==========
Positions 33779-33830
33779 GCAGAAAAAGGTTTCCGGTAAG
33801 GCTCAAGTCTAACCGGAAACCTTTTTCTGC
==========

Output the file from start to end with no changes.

Positions 33779-33830
33779 GCAGAAAAAGGTTTCCGGTAAG
33801 GCTCAAGTCTAACCGGAAACCTTTTTCTGC